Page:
Accommodation in Berkeley Part 1

Apologies for the dearth of regular posts: Berkeley’s was a busy place during the Fall semester and Glasgow has been a very lazy place over the ‘Winter Break’.

I’d like to talk a little bit about the options available to students looking for accommodation in Berkeley.

I applied to the co-op system in early May, but barely moved on the waitlist (although EAP students get some priority, it’s fairly meagre compared to the preference granted to other groups, especially those who have lived in the co-ops before) and didn’t get a place in time for the Fall semester. The realization that I wasn’t going to get a place left me fairly lost as to what to do instead. Having decided that I’d like to know I had somewhere to stay before I left for the U.S., I applied to the university’s Residence Halls, the woman at reception told me on the phone that there was one room left, in Wada, a building for 3rd and 4th year students and transfers from other universities and colleges. This was approx. $4,000/semester, not including a meal plan. The co-ops are approx. $3,000/semester, including food. This was a pretty big setback to my budget.

Of course, there were other options available to me and, once I arrived in Berkeley, I met others who had utilised them.

One friend from Australia turned up with nowhere to stay and found a solution by going round all the fraternity houses in Berkeley and asking if they had any spare rooms. He found one he liked and now has a single room in a well-located frat for pretty cheap. Although he ended up becoming a brother of that fraternity, he was under no obligation to do so. However, while he managed to do this, I wouldn’t necessarily recommend that you bank on being able to do the same. He was the only person I met who’d done it. But, needless to say it is an option worth exploring, just don’t rely solely on it. Also, a fairly obvious point is that frats are mostly big drinking, noisy places, so if this doesn’t sound great to you then be careful what frat you choose.

Another form of accommodation is the renting of apartments around Berkeley. There are numerous rental sites online, and during international orientation week there were lots of people looking for potential flatmates to hunt for apartments with. In fact, there’s even an ‘International Apartment’ of about 10 exchange students who met in this way and rent a house together. So, although I’d have found it a little scary to hunt for an apartment in a new place, it is perfectly possible.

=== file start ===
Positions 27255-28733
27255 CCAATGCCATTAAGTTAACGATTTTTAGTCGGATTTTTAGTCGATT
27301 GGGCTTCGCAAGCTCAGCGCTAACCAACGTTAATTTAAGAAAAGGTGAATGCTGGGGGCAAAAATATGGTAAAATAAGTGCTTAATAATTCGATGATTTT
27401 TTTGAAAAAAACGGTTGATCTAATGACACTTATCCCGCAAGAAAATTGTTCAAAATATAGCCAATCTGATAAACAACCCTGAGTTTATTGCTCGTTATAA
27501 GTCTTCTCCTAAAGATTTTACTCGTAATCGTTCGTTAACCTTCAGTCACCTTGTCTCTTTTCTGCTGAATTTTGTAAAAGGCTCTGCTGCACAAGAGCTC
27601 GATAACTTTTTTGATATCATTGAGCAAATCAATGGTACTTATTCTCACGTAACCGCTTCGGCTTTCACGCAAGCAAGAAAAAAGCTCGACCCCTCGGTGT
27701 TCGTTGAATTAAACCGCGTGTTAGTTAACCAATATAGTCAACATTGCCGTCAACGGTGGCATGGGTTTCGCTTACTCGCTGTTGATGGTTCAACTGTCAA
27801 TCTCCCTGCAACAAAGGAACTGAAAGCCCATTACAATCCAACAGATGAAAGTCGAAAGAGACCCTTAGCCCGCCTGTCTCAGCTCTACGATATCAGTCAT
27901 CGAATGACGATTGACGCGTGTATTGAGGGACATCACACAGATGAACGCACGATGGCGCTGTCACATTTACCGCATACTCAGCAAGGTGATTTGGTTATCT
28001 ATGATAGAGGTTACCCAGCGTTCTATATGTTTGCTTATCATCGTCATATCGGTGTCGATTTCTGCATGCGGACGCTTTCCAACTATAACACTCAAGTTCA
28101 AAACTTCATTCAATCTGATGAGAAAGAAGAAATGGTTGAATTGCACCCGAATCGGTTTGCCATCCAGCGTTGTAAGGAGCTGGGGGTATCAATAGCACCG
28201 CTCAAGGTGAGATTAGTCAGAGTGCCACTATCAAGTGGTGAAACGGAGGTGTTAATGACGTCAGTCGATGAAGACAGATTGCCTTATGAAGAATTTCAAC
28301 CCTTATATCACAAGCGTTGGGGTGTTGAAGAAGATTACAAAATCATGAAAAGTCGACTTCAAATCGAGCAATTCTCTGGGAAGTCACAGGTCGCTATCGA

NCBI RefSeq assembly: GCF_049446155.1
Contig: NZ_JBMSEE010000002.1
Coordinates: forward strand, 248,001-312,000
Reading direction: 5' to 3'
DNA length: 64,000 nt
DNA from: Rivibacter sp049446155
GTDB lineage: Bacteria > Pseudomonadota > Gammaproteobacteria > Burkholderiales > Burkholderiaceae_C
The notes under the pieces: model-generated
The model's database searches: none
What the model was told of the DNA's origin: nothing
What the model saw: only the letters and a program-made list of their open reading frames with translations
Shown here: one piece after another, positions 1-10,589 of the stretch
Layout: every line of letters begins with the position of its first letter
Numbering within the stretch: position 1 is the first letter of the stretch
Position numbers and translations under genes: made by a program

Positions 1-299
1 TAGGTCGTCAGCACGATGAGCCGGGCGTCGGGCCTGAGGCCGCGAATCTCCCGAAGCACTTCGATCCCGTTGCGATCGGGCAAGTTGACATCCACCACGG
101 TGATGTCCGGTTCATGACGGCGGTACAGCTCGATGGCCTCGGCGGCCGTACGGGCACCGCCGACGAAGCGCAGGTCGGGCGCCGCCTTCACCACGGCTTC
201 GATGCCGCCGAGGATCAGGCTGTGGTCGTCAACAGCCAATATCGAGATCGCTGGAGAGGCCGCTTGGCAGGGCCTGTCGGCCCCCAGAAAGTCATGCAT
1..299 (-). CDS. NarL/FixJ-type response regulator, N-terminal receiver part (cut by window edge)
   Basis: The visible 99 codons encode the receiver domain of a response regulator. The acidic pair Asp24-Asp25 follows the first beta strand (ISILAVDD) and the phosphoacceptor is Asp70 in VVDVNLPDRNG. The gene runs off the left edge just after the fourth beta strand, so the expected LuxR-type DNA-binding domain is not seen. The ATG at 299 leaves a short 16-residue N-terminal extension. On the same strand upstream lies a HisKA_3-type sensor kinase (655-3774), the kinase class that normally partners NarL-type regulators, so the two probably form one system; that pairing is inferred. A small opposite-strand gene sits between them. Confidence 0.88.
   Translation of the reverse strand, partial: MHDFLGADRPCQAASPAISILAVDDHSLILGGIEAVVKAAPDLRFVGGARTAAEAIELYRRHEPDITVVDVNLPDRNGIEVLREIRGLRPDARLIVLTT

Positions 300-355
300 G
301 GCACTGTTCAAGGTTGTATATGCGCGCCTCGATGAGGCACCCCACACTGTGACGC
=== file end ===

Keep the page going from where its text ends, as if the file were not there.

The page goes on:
So, those two above were the options I could have pursued once I arrived in Berkeley. However, there are other options open to those applying in advance and hoping to have their accommodation sorted before their arrival in Berkeley.

One housing option you might have heard about is International House, or I-House. This is a big building occupied largely by international students but also by American students who fancy a change and the chance to meet people from outside of America. I-House is also where the international orientations are held in the initial week of the semester, and events for international students are held there throughout the year. The auditorium also hosts lots of lectures from guest speakers from around the globe, speaking about politics, world aid, lots of different things really.

When people hear about I-House they tend to be put off my the price (around $10-11,000/year I think, don’t take my word for it) and by the possibility that by staying there you risk socialising solely with international students and not meeting any Americans. To answer these two issues I’d first say that the I-House rates include food (3 meals/day), and aren’t all that much more expensive that other halls. Also, I-House is architecturally a much nicer environment than the other halls, with an auditorium, games room (where a lot of pre-drinking sessions and parties are held) and an amazing library (the envy of non-residents who frequently try to gain access). However, the rooms are pretty small. It is also, obviously, full of a diverse range of nationalities (many of the exchange students organise big trips and travel in groups based in I-House social groups) and hosts big events like the I-House Dance etc. As for the argument that you wouldn’t meet any Americans, there are many Americans living there, and there are many other ways to meet locals besides through your accommodation. Basically, it’s a great place to stay. It’s also really well located (close to campus, at the foot of the Berkeley hills, next to the Football stadium, near the frats, sororities, a few co-ops, other Residence Halls etc).

Categories: California Berkeley


  1. Thanks for the GREAT review, it’ll be very useful. I’m going to spend a year in Berkeley in the fall, so this kind of information is more than welcome.

    I really hope in more to come.


  2. Hi Shilpy,

    I don’t really know too much about single room housing in Berkeley. That being said I’d say check out Hilleglass-Parker co-op (just for grad students).
    There’s also the Cal housing website (but tends to be expensive/not singles), and Cal rentals: – which might be helpful.

    Unfortunately I just got a new laptop so all the stuff I had bookmarked is gone, otherwise I’d have recommended a website that was basically a chatroom type thing for people looking for accommodation. I can’t even remember the name, but I don’t think it was actually that handy in the end so maybe it’s not so bad.

    Right, yeh that’s all I can really think of just now, sorry I couldn’t be more helpful, good luck with your searches and have fun in Berkeley, it’s an amazing place!

    All the best


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